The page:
ANCA-assoziierte Vaskulitiden: Neuere Aspekte der Entstehung [Antineutrophil cytoplasmic antibody-associated vasculitis: novel aspects in the pathogenesis]


  • A. Schreiber
  • M. Choi
  • R. Kettritz


  • Nephrologe


  • Nephrologe 7 (3): 192-199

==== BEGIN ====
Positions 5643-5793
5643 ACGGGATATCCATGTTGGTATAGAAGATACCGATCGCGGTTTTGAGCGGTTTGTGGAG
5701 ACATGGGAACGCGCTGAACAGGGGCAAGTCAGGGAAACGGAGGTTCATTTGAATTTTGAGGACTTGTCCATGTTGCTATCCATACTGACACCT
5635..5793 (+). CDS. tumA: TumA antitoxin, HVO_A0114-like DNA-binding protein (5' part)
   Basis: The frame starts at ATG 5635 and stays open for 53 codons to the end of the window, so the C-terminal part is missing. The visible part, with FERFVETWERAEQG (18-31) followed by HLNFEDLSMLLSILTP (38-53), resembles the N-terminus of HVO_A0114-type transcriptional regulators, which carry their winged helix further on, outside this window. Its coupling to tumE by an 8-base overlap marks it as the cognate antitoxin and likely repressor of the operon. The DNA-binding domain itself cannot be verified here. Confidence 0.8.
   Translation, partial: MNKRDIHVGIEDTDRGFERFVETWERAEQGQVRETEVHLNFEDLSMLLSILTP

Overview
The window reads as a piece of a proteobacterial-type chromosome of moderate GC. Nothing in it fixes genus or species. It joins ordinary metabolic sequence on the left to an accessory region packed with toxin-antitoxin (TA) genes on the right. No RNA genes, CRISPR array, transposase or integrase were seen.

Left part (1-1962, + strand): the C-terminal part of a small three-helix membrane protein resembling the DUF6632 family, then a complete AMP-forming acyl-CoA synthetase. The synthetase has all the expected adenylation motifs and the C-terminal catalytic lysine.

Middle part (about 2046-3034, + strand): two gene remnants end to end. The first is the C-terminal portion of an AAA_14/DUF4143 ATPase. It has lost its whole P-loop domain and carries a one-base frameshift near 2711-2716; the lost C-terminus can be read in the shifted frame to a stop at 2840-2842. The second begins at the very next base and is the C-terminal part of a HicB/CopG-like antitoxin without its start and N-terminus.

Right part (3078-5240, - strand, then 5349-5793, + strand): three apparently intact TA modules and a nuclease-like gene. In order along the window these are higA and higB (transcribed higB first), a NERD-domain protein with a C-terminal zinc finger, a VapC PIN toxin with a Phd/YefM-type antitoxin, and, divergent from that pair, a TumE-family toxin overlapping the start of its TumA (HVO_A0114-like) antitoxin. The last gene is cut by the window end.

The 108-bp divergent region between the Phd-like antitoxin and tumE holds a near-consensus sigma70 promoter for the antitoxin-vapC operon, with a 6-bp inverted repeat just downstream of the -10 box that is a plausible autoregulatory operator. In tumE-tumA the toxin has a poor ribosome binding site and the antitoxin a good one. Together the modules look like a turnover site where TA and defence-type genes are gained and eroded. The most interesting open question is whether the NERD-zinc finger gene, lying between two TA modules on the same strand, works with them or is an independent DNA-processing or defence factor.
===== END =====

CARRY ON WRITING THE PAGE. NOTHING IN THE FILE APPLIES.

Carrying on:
• Antineutrophil cytoplasmic antibodies (ANCA) occur in patients with small vessel vasculitis and necrotizing crescentic glomerulonephritis. The main target antigens are proteinase 3 (PR3) and myeloperoxidase (MPO). Novel findings implicate lysosomal-associated membrane protein 2 (LAMP-2) as an additional antigen and epigenetic mechanisms as important transcriptional regulators for PR3 and MPO expression. Generation of ANCAs is a consequence of a complex interplay between antigen presentation, T-cells and B-cells. Recent data underline the significance of distinct CD4+T-cell subsets. A complementary PR3 protein has been identified which not only triggers the generation of anti-idiotypic antibodies recognizing PR3 but also constituents of the coagulation cascade. Additional important ANCA-induced neutrophil and monocyte effector functions were identified, such as the formation of DNA-containing neutrophil extracellular traps (NETs), the activation of a specific phosphatidylinositol-3 kinase isoform and the neutrophil serine protease-dependent IL-1{beta} generation. Animal models allow testing of treatment strategies which target these new molecules.